In December 2019, Playstation released a back button attachment for the DualShock 4 that has since helped disabled gamers work around PS4 controls but, even then, the product has been marketed on their official webpage exclusively as an accessory for competitive gamers. Although back buttons can be an advantage in competitive gaming for the non-disabled, this seems an unfair marketing strategy for the product when there are disabled gamers who depend on it to play in comfort.

Too Little, Too Late

It’s worth noting that Sony is improving in their methods of addressing accessibility throughout the PlayStation brand, but their efforts in the case of the DualSense have certainly been disappointing. Reaching out after the controller’s reveal, Mark Friend, the Principal User Researcher and Accessibility Specialist at PlayStation, invited comments and concerns about controller accessibility via Twitter in April; he later took the tweet down while he worked out what to do with the feedback. While important and commendable to invite response from disabled gamers, perhaps PlayStation should have done so while in the process of conceiving, designing, and producing the DualSense controller. This could have saved it from many of its current flaws and criticisms.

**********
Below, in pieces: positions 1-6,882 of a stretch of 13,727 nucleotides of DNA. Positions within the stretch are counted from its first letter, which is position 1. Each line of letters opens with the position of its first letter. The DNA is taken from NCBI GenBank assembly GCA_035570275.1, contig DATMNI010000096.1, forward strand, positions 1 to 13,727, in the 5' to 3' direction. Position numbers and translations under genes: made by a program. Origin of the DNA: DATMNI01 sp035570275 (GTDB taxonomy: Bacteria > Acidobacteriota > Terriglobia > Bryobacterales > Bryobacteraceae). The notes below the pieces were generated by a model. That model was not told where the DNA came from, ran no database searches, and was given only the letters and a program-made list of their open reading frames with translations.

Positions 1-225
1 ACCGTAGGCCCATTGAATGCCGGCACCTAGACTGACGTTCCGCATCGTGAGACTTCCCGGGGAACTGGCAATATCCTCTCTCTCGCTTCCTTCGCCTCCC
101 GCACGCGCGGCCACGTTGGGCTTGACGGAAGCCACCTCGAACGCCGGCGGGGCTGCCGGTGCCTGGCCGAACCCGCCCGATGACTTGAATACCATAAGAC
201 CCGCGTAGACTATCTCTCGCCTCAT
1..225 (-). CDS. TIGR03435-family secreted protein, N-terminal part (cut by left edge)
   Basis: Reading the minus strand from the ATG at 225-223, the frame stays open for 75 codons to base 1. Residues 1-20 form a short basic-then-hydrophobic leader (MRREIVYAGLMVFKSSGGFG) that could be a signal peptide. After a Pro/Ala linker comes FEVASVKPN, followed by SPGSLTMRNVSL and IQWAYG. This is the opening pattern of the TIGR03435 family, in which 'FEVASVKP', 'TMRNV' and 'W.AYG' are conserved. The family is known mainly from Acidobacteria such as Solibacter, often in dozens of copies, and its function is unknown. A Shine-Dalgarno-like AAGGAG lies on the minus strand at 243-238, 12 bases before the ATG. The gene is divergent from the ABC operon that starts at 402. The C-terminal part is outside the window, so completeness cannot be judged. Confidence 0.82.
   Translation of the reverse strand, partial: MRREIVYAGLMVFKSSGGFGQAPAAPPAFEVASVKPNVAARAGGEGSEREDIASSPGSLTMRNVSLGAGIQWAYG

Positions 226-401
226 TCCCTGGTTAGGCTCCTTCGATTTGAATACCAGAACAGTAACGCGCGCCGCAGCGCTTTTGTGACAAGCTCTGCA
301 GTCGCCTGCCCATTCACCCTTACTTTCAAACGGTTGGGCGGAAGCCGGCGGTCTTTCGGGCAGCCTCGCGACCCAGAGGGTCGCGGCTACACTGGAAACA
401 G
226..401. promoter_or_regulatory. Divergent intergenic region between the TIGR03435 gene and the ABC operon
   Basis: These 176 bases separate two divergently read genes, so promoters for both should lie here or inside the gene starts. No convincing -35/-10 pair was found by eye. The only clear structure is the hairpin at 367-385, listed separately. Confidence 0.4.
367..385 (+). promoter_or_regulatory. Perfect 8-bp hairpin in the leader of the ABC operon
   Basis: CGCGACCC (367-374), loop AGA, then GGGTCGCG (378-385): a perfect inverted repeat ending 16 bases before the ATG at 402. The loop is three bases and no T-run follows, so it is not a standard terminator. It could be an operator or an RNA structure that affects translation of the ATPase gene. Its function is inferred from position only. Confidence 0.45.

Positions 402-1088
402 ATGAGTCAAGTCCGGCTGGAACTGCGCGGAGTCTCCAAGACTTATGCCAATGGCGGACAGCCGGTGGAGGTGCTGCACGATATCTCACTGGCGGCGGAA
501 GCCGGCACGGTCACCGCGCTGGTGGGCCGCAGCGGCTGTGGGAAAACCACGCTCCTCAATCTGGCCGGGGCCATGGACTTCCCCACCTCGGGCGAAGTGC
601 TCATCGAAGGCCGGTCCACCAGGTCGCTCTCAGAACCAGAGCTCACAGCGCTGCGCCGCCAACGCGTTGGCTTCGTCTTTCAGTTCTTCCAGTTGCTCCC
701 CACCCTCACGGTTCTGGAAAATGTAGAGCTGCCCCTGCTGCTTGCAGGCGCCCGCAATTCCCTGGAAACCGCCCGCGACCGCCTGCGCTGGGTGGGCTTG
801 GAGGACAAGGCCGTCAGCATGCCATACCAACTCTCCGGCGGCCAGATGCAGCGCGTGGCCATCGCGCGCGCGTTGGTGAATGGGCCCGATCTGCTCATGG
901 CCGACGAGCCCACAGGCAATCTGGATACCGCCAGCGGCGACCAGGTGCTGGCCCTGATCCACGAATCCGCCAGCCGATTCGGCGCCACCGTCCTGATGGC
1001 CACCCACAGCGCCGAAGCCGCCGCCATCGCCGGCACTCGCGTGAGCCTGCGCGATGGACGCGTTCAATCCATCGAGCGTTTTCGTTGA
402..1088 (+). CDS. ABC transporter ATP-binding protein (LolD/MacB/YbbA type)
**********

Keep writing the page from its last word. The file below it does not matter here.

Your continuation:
It wasn’t until a recent SIE blog post in October that Sony detailed new accessibility settings for both the PS5 and DualSense, five months after their reveal and less than a month before their launch. The post explains that ‘PS5 players will be able to reduce or disable the force of haptic feedback and adaptive triggers on the DualSense wireless controller’, and that ‘improved audio enhancements’ have been made ‘to provide players with better spatial awareness.’ This is welcome news for those who risk injuring their hands or joints from controller movement and for those with hearing difficulties, but it fails to solve the issues with the DualSense’s colourless buttons and lack of back buttons.

Though frustrating that Sony missed yet another opportunity to properly support disabled gamers in the DualSense, perhaps it’s little surprise considering that PS5 games will not be compatible with the DualShock 4 and any PlayStation officially licensed third-party gamepad controllers. With no mention of new alternatives, disabled gamers will have no choice but to attempt to use the DualSense if they want to play any of the upcoming titles for the console. Evidently, this will likely be very difficult or impossible for many.

Another Option?